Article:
Can organic agriculture feed Asia?

 Achim Dobermann & David Dawe   |  

Rising fertilizer prices and misperceptions about environmental degradation in intensive agriculture have stimulated claims that so-called “low-input” technologies relying on organic nutrient sources may provide a more sustainable means of producing food crops and increasing farmers’ income. However, the sole use of organic technologies would likely perpetuate food insecurity and poverty in Asia because they are typically an expensive source of essential nutrients and confer few if any benefits in terms of sustainability and the environment.

The effects of organic matter applications on soil quality and crop yields become clear only after several years of continuous applications. Numerous long-term experiments conducted in a wide range of ricebased cropping systems have demonstrated that the continuous use of organic amendments, at affordable rates, does not lead to signifi cant yield advantages compared with systems that are managed with judicious and balanced use of mineral fertilizers.

Organic practices can result in nutrient imbalances (both excesses and deficiencies). Short-term yield reductions are common and organic agricultural systems appear to require both premium prices and government subsidies to remain economically viable on a large scale. They also require large amounts of organic nitrogen (N) sources or diversion of land to accommodate rotations with leguminous crops (green manures) that can capture atmospheric nitrogen.

Diverting land to grow nonfood or low-yielding leguminous crops reduces food production. This may be feasible in some industrialized countries, but, in developing countries with high population densities and limited agricultural land, it can threaten national food security and poverty reduction by leading to higher food prices. Moreover, recent research suggests that there are no proven environmental benefits in organic systems, such as less N leaching or lower gaseous-N losses, when the environmental impact is expressed on a per ton food-produced basis.

In all cropping systems, nutrients are constantly removed in the form of crops harvested. If these nutrients are not returned, the system cannot be sustainable without further input from outside. Organically managed systems are no exception to this rule. Organic fertilizers produced within the boundaries of a farm do not add nutrients to the cropping system as a whole; rather, they transfer nutrients within the system. In contrast, mineral fertilizers add nutrients to the system. In most low-input systems that rely on organic sources, the nutrient content and quantity of available organic fertilizers are insuffi cient to achieve high yields for most crops.

Irrigated rice, with its flooded fields, is the only major food crop that can achieve stable yields with up to three harvests annually, without the need for rotation, for decades. Unique features of carbon and nitrogen cycling in submerged soil mean that soil organic matter actually tends to accumulate in such systems, even if no manure is applied or much of the rice straw is removed from the field. In such systems, applying organic matter in addition to crop residues has relatively less benefi t for either crop productivity or the sustainability of the overall cropping system.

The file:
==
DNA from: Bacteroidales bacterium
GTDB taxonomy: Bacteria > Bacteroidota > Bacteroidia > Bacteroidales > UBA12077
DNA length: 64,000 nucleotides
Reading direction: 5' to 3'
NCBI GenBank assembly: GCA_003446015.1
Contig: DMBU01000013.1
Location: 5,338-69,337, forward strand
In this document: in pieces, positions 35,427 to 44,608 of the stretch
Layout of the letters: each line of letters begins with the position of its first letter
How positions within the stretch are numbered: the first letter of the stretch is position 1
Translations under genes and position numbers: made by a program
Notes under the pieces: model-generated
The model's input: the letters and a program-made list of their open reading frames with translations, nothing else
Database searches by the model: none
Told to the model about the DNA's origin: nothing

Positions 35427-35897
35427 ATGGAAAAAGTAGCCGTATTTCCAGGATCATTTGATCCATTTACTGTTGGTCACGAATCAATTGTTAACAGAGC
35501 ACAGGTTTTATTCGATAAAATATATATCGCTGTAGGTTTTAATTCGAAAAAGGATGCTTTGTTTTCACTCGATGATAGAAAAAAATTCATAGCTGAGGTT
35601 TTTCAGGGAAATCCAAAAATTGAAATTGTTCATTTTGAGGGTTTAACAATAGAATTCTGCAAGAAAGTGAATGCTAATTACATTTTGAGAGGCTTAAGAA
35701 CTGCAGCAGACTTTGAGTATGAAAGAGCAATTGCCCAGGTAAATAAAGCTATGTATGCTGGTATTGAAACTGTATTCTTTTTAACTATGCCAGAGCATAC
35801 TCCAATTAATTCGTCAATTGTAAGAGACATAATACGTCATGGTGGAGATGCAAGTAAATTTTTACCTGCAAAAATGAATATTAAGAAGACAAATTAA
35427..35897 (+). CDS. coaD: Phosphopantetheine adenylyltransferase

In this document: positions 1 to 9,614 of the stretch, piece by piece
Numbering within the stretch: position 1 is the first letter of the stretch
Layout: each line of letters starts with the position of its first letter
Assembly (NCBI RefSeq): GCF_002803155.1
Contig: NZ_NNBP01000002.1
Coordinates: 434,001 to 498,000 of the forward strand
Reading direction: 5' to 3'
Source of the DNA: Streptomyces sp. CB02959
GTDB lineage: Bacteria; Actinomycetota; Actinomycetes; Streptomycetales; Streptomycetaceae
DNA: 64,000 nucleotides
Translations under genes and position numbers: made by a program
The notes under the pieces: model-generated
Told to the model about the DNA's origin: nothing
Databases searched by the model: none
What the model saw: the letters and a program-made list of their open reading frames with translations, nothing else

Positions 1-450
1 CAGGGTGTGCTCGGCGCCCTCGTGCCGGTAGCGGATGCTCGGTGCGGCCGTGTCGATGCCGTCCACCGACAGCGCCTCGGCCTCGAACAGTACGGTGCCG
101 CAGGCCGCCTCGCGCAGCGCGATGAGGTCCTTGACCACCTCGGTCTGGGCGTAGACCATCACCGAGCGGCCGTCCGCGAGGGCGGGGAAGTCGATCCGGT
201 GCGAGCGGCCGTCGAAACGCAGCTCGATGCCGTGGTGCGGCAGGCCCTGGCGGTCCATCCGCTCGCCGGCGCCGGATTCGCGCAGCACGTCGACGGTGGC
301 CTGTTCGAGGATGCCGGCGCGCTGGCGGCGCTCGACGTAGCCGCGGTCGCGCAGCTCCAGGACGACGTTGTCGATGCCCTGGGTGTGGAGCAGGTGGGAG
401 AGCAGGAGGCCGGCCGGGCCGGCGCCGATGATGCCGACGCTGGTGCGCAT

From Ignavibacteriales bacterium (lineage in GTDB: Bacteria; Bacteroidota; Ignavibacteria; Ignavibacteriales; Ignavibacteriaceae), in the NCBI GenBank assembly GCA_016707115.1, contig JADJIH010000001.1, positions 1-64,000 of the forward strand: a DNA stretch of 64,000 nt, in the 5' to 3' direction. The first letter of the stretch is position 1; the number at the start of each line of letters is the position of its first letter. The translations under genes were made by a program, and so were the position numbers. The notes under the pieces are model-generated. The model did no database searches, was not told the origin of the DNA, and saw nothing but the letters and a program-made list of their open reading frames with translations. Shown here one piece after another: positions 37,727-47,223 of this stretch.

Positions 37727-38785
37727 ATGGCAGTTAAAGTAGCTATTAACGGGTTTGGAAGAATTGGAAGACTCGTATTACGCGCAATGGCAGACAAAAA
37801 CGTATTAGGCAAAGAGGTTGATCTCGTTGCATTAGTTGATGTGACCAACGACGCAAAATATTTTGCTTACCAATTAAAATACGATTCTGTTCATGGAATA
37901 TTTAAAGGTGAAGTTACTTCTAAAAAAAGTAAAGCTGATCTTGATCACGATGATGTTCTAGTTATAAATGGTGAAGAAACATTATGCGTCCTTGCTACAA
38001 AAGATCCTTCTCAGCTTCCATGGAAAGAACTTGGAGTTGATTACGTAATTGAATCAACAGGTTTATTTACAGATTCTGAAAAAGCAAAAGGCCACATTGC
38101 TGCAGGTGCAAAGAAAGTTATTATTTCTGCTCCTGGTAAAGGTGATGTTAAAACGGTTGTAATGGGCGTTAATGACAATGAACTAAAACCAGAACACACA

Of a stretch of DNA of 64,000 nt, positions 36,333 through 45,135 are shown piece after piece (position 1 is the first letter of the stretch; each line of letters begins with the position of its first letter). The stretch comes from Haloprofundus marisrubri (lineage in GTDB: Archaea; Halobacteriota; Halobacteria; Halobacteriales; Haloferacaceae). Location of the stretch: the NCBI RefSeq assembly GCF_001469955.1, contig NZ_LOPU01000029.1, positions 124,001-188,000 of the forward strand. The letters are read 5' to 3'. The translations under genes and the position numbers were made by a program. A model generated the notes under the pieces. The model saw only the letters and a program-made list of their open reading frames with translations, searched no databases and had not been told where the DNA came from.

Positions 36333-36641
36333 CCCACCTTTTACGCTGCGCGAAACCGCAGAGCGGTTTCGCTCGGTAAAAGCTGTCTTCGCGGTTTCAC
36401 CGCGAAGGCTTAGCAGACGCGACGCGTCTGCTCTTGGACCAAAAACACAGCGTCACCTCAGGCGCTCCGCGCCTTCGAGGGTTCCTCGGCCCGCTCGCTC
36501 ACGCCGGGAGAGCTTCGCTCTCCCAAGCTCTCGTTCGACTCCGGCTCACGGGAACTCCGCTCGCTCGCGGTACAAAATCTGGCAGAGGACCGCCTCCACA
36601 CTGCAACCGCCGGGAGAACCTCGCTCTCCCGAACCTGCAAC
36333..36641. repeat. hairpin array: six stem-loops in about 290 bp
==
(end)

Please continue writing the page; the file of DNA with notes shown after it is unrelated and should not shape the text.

Because the environmental and sustainability benefi ts of organic fertilizer in rice production are small or nonexistent, use of organics should be governed by profi tability. But the nutrient content of organic fertilizer is typically low and much more variable than that of inorganic fertilizer, necessitating large quantities. Thus, if organic fertilizer needs to be transported over a long distance, costs can be prohibitively high. Further, given organic fertilizer’s variable nutrient content, farmers often have trouble judging how much to apply. With inorganic fertilizer, farmers are relatively sure of the nutrient quantities and can more easily adjust nutrient rates and proportions to match site-specific needs.

When manure or other organic materials are readily available, rice farmers should apply them as part of their overall management strategy. For example, applying organics in a primitive production system that does not use mineral fertilizers will probably increase profi ts and food production. But, most Asian rice farmers already use mineral fertilizer, so higher profi ts are likely only if organics are used to supplement—not replace—conventional inorganic fertilizers.

Many commercially produced organic fertilizers that are widely promoted and even subsidized in rice-growing countries of Asia do not provide proven profi table yield gains. Although high fertilizer prices have added additional pressure to farmers and policymakers alike, governments should limit subsidies and invest instead in technologies that, coupled with appropriate supporting policies, enable farmers to improve yields and fertilizer efficiency in their fields.


Dr. Dobermann is deputy director general for research at IRRI. Dr. Dawe is a senior economist at the United Nations Food and Agriculture Organization. The views expressed do not necessarily represent official positions of the authors’ organizations.

Leave A Response